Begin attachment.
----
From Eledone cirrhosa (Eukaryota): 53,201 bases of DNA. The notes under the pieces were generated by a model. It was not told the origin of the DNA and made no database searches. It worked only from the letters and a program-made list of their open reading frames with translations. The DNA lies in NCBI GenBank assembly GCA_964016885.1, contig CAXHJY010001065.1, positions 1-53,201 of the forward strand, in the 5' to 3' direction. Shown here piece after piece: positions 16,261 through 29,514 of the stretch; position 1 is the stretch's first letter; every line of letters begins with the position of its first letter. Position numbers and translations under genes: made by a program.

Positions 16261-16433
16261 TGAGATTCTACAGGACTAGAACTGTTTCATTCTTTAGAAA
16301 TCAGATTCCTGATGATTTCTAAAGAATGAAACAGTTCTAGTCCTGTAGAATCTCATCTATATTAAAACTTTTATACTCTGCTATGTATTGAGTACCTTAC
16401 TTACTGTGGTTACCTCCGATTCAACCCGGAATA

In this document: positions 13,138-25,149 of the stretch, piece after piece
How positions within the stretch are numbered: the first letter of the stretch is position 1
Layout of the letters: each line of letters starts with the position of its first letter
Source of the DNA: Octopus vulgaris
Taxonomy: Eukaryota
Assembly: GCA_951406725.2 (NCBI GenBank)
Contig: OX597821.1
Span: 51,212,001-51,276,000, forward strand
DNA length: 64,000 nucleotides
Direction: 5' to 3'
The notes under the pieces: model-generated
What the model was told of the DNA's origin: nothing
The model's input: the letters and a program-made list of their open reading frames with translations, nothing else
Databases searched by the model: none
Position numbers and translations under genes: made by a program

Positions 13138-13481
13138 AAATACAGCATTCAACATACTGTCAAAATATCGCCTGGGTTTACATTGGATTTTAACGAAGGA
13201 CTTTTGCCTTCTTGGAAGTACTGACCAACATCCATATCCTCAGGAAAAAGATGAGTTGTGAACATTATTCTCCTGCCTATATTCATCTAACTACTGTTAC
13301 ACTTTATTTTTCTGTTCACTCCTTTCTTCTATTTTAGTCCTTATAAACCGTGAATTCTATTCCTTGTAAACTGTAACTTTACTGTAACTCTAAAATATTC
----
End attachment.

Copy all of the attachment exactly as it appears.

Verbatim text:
From Eledone cirrhosa (Eukaryota): 53,201 bases of DNA. The notes under the pieces were generated by a model. It was not told the origin of the DNA and made no database searches. It worked only from the letters and a program-made list of their open reading frames with translations. The DNA lies in NCBI GenBank assembly GCA_964016885.1, contig CAXHJY010001065.1, positions 1-53,201 of the forward strand, in the 5' to 3' direction. Shown here piece after piece: positions 16,261 through 29,514 of the stretch; position 1 is the stretch's first letter; every line of letters begins with the position of its first letter. Position numbers and translations under genes: made by a program.

Positions 16261-16433
16261 TGAGATTCTACAGGACTAGAACTGTTTCATTCTTTAGAAA
16301 TCAGATTCCTGATGATTTCTAAAGAATGAAACAGTTCTAGTCCTGTAGAATCTCATCTATATTAAAACTTTTATACTCTGCTATGTATTGAGTACCTTAC
16401 TTACTGTGGTTACCTCCGATTCAACCCGGAATA

In this document: positions 13,138-25,149 of the stretch, piece after piece
How positions within the stretch are numbered: the first letter of the stretch is position 1
Layout of the letters: each line of letters starts with the position of its first letter
Source of the DNA: Octopus vulgaris
Taxonomy: Eukaryota
Assembly: GCA_951406725.2 (NCBI GenBank)
Contig: OX597821.1
Span: 51,212,001-51,276,000, forward strand
DNA length: 64,000 nucleotides
Direction: 5' to 3'
The notes under the pieces: model-generated
What the model was told of the DNA's origin: nothing
The model's input: the letters and a program-made list of their open reading frames with translations, nothing else
Databases searched by the model: none
Position numbers and translations under genes: made by a program

Positions 13138-13481
13138 AAATACAGCATTCAACATACTGTCAAAATATCGCCTGGGTTTACATTGGATTTTAACGAAGGA
13201 CTTTTGCCTTCTTGGAAGTACTGACCAACATCCATATCCTCAGGAAAAAGATGAGTTGTGAACATTATTCTCCTGCCTATATTCATCTAACTACTGTTAC
13301 ACTTTATTTTTCTGTTCACTCCTTTCTTCTATTTTAGTCCTTATAAACCGTGAATTCTATTCCTTGTAAACTGTAACTTTACTGTAACTCTAAAATATTC